Different stages of stars and galaxies rather than ages may occur because of the conditions around.

    Nothing to do with the expansion or time of the universe.

    Time cannot go forward or back.

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    Time cannot go forward or back
    well it cant go backward (as far as we know) but it can speed up or slow down depending on your point of reference.
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  6. #5 Re: Cosmology and the Big Bang 
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    Quote Originally Posted by samflutch
    cosmology is the study of the universe as a whole -- what happened in its past and what will happen in the future. cosmology is a fast-moving subject at the moment and often in the news. it has many concepts which are hard to grasp; as such, many of the questions that are sent in to us are about cosmology.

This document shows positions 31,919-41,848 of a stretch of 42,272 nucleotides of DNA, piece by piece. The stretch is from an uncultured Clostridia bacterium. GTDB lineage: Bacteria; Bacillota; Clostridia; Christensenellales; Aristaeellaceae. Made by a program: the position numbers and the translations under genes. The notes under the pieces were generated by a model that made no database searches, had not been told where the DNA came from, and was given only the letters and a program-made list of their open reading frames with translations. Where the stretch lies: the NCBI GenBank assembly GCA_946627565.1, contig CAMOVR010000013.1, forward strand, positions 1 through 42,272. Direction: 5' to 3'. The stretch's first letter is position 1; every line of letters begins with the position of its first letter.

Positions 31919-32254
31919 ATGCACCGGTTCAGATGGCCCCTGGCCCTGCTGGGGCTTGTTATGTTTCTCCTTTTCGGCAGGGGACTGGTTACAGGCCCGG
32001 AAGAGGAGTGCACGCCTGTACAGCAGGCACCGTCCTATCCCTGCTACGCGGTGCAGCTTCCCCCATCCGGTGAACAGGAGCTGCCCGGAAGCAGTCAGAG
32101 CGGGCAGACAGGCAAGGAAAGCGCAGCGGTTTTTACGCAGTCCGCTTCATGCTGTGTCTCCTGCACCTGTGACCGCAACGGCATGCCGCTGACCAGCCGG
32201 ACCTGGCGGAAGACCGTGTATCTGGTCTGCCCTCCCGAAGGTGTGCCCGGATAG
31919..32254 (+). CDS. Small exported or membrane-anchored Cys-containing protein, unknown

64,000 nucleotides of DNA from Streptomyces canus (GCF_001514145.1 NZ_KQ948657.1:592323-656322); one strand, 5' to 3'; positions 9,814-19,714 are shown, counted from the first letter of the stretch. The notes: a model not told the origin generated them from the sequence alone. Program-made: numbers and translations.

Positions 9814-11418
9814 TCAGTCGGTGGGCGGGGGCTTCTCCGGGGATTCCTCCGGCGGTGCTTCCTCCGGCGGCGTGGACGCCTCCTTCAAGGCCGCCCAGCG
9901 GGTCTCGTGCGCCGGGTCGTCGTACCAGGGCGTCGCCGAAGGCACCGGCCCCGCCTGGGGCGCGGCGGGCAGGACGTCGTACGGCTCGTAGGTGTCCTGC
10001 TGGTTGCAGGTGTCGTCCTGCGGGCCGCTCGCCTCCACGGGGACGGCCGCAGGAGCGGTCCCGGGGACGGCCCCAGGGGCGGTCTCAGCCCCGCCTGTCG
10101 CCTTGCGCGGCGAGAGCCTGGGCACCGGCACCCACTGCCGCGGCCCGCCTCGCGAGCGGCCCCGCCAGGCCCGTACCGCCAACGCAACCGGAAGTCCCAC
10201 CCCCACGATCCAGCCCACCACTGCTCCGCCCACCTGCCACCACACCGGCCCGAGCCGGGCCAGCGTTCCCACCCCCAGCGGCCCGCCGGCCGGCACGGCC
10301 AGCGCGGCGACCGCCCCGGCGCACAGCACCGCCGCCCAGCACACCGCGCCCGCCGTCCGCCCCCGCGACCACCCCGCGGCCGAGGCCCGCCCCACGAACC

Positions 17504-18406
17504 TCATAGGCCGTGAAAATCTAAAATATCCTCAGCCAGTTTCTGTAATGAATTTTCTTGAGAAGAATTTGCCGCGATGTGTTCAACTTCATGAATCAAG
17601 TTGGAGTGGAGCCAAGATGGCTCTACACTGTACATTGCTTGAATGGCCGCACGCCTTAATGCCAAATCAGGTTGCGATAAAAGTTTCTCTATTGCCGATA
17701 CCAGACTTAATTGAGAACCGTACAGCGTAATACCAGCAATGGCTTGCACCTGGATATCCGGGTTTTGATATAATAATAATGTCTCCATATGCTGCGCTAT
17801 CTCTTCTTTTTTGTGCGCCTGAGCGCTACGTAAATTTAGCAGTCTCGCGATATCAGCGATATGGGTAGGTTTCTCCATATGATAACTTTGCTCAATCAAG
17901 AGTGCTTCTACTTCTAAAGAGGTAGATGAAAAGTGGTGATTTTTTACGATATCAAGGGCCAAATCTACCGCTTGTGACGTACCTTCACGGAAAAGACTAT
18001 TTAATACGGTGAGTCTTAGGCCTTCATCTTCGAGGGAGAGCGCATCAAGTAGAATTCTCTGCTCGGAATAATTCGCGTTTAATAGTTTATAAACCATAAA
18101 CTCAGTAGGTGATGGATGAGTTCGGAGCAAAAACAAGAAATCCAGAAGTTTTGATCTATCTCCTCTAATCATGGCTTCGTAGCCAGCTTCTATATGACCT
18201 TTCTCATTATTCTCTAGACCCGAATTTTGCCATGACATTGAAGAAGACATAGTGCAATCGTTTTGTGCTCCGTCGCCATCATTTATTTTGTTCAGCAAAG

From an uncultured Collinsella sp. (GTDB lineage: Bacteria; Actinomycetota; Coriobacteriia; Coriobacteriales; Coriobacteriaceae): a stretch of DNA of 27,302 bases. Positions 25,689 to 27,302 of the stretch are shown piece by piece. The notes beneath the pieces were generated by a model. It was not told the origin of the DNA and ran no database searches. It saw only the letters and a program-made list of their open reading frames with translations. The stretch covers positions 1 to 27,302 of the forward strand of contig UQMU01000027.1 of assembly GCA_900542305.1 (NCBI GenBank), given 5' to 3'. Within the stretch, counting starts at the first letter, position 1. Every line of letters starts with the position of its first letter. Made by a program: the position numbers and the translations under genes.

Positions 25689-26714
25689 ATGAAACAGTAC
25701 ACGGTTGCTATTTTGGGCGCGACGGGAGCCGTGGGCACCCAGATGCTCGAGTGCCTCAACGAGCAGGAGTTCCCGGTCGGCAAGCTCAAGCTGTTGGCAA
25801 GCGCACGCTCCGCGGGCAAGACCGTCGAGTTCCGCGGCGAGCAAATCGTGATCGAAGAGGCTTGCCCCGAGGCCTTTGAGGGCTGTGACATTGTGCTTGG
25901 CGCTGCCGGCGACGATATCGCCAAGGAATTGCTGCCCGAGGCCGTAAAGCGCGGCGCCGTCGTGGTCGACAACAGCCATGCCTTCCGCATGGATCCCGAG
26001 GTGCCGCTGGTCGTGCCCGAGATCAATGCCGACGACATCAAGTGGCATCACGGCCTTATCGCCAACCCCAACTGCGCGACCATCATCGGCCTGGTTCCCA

one of the best know theories in cosmology is the big bang. this is the idea that our universe started out much hotter and denser than it is now and has been expanding.
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    The universe is a phenomenal structure and we cannot assert with certainty that it
    expands. Even if it does, how can we be sure that it always did? maybe at some point it was contracting? pulsating cycle.

    To the observer on earth the processes within universe are perceived as very long and measured in millions of years. But from different point of view the birth and death of stars happens in mere instances.

    It is non"scientific" of course, but it still makes sense to me.
    And i dont believe in Big Bang. This theory explains nothing. Why scientists are so convinced about it? because of cosmic microwave background? please...
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  8. #7